I started to leave out 'pilot' from my resume and instead wrote down my employer and under job title I put down 'operations'. I wrote that I was responsible for executing the operational side of the business and liaise with different departments etc etc. I started to get calls for interviews, and it was then I was able to tell them honestly that I was a pilot. On one occasion I had a manager ask why I left that part out of my resume and watered down my job description. I told him that I felt most people wouldn't see the responsibilities we sometimes have and the critical thinking involved in our jobs. He was quite taken back and admitted he wouldn't have called had I put that down. He then told me I'd be better suited for another position they had within the company and it paid quite a bit better. As fate would have it, by the end of day, I got my recall notice and spoke with the manager to inform him of that and asked him if possible, not to turn down a pilot out of work. He said he can't promise anything of course but he's glad he interviewed me to learn this.

Maybe that could be a lesson to other pilots out of work. Try getting creative on the resume. Afterall, what I wrote wasn't a lie. Good luck out there!!
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Re: Non Aviation Employers Don't Respect Pilot Experience

Post by Arnie Pye »

It's not just non-aviation employers.

In a kick in the nuts by karma, I've recently found out that Morning* won't even look at me because I'm "extremely overqualified" to fly their planes. I think I nailed my fedex truck driver interview though.

The interviewer told me I was the smartest guy he has seen interview for the $16.50/hour position. In my head I was trying to come up with a non-condescending way of telling him that if I was so smart, I wouldn't be interviewing for a part time position that paid less than my CERB payment.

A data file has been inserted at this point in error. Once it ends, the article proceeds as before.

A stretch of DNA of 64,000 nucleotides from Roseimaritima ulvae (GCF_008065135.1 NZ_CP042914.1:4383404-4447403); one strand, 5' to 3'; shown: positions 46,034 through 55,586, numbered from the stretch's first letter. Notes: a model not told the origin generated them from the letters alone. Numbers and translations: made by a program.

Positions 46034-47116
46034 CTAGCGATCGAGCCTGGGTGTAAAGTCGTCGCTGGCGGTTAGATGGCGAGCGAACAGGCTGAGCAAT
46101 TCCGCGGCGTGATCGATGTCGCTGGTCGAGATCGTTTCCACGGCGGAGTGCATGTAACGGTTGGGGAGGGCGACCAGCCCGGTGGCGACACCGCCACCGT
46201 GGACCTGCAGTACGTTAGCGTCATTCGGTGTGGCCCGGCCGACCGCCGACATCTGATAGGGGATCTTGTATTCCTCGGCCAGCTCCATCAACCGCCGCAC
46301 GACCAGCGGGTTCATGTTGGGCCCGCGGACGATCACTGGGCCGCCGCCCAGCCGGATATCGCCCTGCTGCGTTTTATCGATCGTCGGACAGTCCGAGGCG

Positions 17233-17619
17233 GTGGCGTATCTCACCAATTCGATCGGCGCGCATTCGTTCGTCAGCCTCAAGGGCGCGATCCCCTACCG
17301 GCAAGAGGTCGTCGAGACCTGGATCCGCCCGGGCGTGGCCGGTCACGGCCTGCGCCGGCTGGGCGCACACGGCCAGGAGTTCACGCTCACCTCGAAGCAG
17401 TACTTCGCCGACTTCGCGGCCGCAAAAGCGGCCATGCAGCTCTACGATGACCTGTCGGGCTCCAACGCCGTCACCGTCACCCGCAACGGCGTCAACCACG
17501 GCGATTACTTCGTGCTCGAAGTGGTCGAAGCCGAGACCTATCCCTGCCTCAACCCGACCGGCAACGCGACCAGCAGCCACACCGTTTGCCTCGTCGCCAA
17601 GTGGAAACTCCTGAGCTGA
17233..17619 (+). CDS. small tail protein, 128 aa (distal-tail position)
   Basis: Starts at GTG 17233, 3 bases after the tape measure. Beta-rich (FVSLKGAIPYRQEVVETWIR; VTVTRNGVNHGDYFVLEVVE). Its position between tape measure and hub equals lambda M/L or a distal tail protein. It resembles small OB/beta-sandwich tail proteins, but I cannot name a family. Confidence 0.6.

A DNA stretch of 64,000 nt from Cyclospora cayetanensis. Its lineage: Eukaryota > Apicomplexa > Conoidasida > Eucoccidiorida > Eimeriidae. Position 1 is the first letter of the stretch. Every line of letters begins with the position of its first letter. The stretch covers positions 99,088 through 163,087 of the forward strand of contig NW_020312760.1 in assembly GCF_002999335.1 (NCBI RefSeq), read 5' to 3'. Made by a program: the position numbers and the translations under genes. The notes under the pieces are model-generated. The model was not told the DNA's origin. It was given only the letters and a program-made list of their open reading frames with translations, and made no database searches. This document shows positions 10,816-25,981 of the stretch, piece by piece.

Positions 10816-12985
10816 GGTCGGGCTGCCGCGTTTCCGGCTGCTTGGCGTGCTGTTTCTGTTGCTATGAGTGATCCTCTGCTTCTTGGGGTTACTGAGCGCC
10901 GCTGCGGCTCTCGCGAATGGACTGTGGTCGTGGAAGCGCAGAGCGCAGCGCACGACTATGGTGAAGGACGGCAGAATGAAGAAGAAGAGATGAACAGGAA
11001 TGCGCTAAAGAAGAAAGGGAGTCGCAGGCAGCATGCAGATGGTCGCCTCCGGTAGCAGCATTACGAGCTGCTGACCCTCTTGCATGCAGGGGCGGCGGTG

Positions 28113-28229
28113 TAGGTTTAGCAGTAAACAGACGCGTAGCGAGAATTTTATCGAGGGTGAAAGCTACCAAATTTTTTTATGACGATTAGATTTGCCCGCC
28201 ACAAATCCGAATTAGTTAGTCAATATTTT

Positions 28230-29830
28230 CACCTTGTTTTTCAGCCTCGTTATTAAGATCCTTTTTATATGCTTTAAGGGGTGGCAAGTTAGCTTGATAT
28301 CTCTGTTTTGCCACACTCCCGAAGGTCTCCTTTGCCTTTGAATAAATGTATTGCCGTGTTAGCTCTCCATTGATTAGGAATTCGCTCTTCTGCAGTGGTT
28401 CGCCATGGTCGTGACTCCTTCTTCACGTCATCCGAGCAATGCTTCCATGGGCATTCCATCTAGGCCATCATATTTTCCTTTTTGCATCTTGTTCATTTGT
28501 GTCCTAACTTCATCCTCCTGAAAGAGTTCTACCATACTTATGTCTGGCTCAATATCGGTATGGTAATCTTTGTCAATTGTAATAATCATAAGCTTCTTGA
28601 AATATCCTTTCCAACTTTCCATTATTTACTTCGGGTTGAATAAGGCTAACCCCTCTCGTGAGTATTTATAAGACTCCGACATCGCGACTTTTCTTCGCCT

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Re: Non Aviation Employers Don't Respect Pilot Experience

Post by GoHomeLeg »

Great article regarding this topic.


https://medium.com/@arjan.verhoeven/why ... 49e894dbf6
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Re: Non Aviation Employers Don't Respect Pilot Experience

Post by trey kule »

That article mentions the concern of recall. I think that concern was marginalized by the author.

Read Flying for Dollars post. His interest in working for that employer ended instantly when he got the recall.

What if it had been a few weeks later after the employer had given him a job, and he had started work for them.
Let us know F4$. Would it have been sorry dude, but I gotta go? Sorry that you went through all the trouble of hiring me, and now have to do it all over?

It is a tough sell, and being creative on a resume may come back to bite you more often than getting ahead. If f4$ had been a bit less creative he would not have wasted a potential employer’s time.

Having been on both sides of the table in my career, my advice is be straight up and honest. In the long term it will serve you better.
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Re: Non Aviation Employers Don't Respect Pilot Experience

Post by Ash Ketchum »

Thanks for the reply's everyone! Glad I'm not the only one struggling. In regard to my resume, I actually left out pilot on my resume to get all the interviews. Before I did that I got 0 interview invites. Instead I wrote I spent the last 5 years as an independent IT consultant which is kind of true because I did a few freelance jobs while I flew.

What I found was that company's want to hire someone who recently worked for an established company in the same role as they are hiring for so that they don't have to spend time/money on training someone new. Maybe in a better job market they wouldn't find that person but today with so many unemployed its an employers market. I got feedback on some of my interviews and most companies told me that I was a very personable and knowledgeable candidate however my previous work experience always hindered my ability to get an offer.